Aristotle had said that the polis must be self-sufficient. Machiavelli agrees, especially with respect to military might. It is the responsibility of the government (whether structured as a principality or a republic) to construct and maintain a strong military out of their own citizen body:
It is more true than any other truth that if where there are men there are no soldiers, it arises through a defect of the prince and not through any other defect, either of the site or of nature. (I.21.1)
The failure of arms is a political failure, not a problem of geographic location or weather or any other factor relevant to warfare. Interestingly, Machiavelli’s example of a modern prince who exercises such military “virtue” as regards an otherwise peaceful people is Henry VIII of England. I struggle to imagine Henry VIII making anyone’s short list of virtuous princes, but I suppose it may be fair enough to put him on a list of Machiavellian rulers…
Machiavelli expands this point using the story of the Horatii and the Curiatii. For those unfamiliar, Livy records that Rome and Alba Longa were at war with each other. Having drawn up their armies, instead of risking the total destruction of either side, the two powers agreed to let their champions fight it out (apparently a traditional practice in the archaic world). Each side had a set of triplets, the Roman Horatii and the Alban Curiatii, who would serve as champions. After an intense combat worthy of Hollywood, a single Horatii sibling emerged victorious. On his return to Rome, his sister went into mourning because she had been engaged to one of the Curiatii brothers. In a fit of rage/patriotism, the remaining Horatii killed his sister. He was subsequently put on trial and acquitted, largely because of his father’s impassioned plea to the Roman people not to let him become entirely childless. From this story Machiavelli draws three lessons:
1) “One should never risk all one’s fortune with part of one’s forces;”
2) “In a well-ordered city, faults are never paid for with merits;”
3) “Policies are never wise if one should or can doubt their observance.” (I.22.1)
The third lesson Machiavelli regards as having been dealt with sufficiently, but the other two he develops more fully. First, “one should never risk all one’s fortune with part of one’s forces.” How foolish is it to, as both the Romans and the Albans did, bank the success of the whole state upon the ability of three people:
by this policy all the labor that their predecessors had endured in ordering the republic, to make it live free for a long while and to make its citizens defenders of their freedom, was almost as if in vain, since it was in the power of so few to lose it. (I.23.1)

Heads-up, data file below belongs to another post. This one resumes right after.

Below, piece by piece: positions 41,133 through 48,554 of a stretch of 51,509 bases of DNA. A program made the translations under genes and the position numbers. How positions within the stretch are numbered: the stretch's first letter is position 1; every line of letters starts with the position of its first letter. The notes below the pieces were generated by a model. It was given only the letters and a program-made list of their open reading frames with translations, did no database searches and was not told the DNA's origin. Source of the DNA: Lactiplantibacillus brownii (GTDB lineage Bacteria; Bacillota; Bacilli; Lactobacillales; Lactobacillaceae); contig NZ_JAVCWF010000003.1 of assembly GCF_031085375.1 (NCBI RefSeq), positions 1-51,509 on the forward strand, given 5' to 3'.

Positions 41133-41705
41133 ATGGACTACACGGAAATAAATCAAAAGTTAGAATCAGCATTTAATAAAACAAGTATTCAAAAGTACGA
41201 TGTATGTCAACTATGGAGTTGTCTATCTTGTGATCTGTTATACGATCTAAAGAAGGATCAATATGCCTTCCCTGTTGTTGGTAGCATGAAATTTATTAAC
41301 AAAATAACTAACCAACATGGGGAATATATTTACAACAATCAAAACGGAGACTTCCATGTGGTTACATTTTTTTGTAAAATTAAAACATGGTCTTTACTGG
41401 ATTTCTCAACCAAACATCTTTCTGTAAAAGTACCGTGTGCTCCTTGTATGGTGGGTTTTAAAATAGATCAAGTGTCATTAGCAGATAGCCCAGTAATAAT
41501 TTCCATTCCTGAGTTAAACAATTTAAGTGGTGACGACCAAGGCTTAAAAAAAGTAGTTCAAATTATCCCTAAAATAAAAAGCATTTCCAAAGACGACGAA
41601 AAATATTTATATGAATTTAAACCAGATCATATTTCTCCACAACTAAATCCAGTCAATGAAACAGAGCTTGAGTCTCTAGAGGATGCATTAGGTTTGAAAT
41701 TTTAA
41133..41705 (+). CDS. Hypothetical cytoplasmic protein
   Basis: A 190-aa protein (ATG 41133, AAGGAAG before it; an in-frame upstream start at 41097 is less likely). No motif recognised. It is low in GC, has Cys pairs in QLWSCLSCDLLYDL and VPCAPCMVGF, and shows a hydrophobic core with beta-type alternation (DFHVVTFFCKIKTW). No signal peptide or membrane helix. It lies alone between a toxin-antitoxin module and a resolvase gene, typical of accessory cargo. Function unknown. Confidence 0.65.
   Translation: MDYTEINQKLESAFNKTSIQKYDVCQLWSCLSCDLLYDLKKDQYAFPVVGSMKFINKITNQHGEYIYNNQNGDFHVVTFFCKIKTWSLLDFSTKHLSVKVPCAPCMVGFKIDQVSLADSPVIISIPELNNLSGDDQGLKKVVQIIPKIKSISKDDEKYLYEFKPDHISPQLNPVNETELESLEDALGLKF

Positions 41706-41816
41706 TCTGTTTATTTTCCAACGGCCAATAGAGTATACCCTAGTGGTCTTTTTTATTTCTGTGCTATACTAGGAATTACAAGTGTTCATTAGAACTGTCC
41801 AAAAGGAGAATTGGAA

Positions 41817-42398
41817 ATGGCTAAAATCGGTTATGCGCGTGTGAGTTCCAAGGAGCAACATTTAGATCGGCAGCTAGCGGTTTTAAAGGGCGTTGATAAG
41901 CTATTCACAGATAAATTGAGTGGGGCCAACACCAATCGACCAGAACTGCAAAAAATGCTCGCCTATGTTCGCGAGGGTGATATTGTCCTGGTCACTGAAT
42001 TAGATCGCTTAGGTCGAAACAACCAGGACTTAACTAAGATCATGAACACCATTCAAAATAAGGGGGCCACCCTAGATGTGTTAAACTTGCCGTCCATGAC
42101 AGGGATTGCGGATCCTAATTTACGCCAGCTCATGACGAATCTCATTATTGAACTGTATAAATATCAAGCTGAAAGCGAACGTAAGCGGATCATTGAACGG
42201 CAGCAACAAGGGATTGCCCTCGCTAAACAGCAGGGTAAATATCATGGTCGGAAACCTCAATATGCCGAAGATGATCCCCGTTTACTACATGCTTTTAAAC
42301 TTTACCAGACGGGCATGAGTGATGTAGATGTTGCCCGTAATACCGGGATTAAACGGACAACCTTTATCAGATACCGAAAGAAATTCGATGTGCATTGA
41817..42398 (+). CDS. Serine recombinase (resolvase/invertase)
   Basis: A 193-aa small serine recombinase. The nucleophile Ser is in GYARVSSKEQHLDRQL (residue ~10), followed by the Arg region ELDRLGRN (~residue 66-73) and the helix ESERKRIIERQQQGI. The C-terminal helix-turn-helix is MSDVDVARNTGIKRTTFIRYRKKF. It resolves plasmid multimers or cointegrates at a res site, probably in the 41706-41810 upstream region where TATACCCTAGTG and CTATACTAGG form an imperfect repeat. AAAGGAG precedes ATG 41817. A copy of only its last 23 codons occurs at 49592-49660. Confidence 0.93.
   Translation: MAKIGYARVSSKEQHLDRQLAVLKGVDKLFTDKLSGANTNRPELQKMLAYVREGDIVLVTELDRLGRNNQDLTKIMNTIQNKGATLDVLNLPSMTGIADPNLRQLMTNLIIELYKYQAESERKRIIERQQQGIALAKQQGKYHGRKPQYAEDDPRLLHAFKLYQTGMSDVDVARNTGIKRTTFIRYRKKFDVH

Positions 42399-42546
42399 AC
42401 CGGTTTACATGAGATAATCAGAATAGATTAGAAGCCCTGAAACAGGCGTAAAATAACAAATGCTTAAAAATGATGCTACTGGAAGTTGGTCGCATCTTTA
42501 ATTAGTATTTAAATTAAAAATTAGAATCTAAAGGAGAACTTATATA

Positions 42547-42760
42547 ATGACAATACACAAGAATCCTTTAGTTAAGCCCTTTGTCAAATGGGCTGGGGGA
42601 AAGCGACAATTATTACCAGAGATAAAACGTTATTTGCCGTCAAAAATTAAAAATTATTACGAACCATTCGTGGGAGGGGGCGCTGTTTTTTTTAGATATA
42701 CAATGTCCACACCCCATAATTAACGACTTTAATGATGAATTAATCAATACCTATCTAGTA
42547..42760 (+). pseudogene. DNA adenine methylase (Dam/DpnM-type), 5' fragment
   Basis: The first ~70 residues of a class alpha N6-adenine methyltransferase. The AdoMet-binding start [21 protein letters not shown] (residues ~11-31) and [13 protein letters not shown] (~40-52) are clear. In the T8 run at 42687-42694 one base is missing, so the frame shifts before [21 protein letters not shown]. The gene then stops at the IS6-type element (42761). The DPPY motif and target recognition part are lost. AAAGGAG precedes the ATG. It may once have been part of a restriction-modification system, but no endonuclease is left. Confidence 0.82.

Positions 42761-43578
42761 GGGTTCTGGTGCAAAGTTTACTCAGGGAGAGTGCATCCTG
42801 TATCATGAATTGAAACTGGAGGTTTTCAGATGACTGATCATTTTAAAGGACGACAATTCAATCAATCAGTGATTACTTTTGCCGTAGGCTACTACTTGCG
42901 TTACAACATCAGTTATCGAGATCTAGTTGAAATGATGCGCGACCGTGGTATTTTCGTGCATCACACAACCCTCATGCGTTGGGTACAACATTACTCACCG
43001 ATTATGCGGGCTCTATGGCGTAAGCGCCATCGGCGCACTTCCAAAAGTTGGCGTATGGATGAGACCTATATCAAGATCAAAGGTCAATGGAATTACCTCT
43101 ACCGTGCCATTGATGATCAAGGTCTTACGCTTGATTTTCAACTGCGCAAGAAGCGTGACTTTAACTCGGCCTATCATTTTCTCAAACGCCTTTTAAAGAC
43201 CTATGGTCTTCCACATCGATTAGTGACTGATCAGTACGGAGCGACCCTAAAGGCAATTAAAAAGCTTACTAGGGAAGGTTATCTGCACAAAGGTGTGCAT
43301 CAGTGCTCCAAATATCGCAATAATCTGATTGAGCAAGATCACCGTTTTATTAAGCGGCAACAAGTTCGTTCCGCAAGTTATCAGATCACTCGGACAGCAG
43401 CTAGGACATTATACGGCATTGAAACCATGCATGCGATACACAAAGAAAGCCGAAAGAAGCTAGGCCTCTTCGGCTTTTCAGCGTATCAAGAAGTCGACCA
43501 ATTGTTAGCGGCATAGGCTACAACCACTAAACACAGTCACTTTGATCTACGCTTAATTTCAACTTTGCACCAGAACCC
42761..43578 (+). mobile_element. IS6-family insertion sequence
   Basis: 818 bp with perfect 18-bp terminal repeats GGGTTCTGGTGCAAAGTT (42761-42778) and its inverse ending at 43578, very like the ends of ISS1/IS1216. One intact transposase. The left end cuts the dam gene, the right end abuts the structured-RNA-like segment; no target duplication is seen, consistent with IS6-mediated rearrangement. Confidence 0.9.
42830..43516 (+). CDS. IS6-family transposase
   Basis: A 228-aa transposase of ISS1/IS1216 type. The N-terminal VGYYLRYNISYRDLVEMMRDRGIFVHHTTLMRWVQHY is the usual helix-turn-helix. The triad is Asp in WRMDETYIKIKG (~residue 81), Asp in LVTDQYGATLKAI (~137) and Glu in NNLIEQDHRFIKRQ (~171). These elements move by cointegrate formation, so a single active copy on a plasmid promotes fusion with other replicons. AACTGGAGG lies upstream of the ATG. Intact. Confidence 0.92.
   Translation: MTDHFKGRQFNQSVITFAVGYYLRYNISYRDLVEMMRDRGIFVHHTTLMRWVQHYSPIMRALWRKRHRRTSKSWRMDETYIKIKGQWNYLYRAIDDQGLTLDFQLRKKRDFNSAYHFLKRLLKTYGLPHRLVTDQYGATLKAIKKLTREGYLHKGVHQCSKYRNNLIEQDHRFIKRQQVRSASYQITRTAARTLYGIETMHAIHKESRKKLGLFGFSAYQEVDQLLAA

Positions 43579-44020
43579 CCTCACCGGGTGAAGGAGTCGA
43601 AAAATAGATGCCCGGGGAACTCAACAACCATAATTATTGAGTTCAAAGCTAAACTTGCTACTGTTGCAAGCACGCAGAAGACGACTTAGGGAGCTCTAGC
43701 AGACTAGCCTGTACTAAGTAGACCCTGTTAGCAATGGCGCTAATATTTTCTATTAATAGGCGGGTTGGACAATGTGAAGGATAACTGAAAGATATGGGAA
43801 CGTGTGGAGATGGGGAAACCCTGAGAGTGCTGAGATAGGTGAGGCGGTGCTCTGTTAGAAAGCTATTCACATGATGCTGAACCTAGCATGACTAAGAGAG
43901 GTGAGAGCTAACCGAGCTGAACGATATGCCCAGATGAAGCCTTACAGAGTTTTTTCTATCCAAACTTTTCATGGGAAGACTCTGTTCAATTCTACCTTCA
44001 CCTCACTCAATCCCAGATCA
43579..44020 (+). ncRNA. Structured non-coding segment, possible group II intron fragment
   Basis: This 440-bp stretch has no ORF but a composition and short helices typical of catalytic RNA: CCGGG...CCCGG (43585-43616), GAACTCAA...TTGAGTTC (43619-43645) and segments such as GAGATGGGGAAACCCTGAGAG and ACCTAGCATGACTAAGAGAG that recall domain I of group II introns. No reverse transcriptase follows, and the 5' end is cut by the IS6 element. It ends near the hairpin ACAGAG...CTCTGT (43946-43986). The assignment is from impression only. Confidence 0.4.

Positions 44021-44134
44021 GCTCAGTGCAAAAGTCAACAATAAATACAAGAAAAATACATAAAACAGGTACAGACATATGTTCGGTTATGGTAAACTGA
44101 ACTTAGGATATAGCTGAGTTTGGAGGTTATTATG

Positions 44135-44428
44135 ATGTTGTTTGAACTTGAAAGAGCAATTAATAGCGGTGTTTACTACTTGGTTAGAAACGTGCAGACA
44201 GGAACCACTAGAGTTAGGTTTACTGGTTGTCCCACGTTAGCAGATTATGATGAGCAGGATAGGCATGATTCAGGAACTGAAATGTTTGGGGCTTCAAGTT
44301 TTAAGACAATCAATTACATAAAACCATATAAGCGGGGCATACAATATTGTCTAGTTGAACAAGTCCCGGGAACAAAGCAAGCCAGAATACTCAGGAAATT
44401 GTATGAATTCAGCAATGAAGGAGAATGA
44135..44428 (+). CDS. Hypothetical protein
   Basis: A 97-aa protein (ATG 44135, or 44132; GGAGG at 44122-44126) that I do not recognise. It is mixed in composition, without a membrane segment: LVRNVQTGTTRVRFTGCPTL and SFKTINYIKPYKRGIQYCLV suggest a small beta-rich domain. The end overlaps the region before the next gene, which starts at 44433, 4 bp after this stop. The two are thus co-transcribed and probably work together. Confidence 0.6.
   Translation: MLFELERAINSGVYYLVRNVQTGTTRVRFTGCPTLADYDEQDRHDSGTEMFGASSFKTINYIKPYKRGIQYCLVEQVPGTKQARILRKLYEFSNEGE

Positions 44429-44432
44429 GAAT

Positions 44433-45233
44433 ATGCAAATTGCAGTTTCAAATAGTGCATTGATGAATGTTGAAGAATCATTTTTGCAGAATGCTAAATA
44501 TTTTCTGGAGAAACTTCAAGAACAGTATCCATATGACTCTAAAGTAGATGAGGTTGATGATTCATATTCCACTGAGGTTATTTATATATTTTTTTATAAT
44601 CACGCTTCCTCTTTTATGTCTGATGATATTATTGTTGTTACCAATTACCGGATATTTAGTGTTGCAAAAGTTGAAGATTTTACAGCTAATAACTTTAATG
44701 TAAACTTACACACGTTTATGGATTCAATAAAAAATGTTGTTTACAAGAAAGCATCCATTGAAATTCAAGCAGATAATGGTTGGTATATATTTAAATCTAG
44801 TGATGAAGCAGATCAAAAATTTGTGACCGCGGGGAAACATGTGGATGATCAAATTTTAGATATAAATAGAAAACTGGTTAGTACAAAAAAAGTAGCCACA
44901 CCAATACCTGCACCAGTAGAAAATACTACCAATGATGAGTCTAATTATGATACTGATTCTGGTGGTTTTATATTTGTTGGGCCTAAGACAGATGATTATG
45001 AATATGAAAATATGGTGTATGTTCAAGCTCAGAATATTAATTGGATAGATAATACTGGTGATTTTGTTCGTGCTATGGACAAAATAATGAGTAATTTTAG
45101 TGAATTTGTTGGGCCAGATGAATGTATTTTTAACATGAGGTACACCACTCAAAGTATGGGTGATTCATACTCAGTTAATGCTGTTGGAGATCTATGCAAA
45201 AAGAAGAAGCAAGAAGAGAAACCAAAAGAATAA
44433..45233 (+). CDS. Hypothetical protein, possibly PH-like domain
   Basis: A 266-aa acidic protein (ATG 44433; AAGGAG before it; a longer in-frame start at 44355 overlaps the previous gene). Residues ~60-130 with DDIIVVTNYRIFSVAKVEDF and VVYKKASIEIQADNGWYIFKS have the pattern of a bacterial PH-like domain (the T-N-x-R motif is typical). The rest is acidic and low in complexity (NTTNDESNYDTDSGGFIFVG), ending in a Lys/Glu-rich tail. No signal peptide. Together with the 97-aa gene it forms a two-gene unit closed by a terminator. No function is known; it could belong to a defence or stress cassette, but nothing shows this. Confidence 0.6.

Obviously, in one sense this is what we do every time we go to war. The fate of the whole nation resides with the small percentage of the population in the military. Whatever the wisdom of that particular policy, how much worse would it be if we intentionally (and intentionally is the key point here) set aside even our military might and relied solely on a fraction of that power at our disposal. Giving the further examples of the French defeat of the Swiss and Hannibal’s defeat of the Romans, Machiavelli argues that a state ought not to rely on defending small passes for military victory. It is preferable to bring as much military force to bear as possible, which implies that the military power needs to be easily accessible, deployed in a location where maximum power can be brought to bear, and capable of actually winning the war. So perhaps two subpoints here would be:
a) have a military capable of winning;
b) use all of it—anything less is foolish.
Second, “in a well-ordered city, faults are never paid for with merits.” This point likewise has two subpoints:
a) a city should reward virtue and punish wickedness—though again, we must not apply Christian definitions to Machiavelli’s terms;
b) each reward and punishment handed out by the city must be judged in isolation.
That is, if a person saves the city, such as Horatius when he defeated the Curiatii, he should be honored appropriately. But, if that same person then breaks the law, such as when Horatius killed his own sister for mourning the death of her fiancé, he should likewise have been punished appropriately without consideration for his previous public service. This practice is necessary, Machiavelli argues,
For if a citizen has done some outstanding work for the city, and on top of the reputation that this thing brings him, he has an audacity and confidence that he can do some work that is not good without fearing punishment, in a short time he will become so insolent that any civility will be destroyed. (I.24.1)
Those who serve the city well will turn to crime if they think they can get away with it, so it’s better just to be sure that they know they can’t. Human nature is such that people will turn even good to evil purposes given the opportunity. This tendency will lead only to the decline and collapse of a virtuous state if not checked promptly. Even worse results occur when this natural tendency is combined with the fact of generational arrogance—one man who serves the city well might never truly turn to vice, but his sons might do so and think they can get away with it because of their father’s service and reputation. We must build a culture where no one thinks they are above the law, whatever their position and service to society.
Coyle Neal is Assistant Professor of Political Science at Southwest Baptist University in Bolivar, Missouri.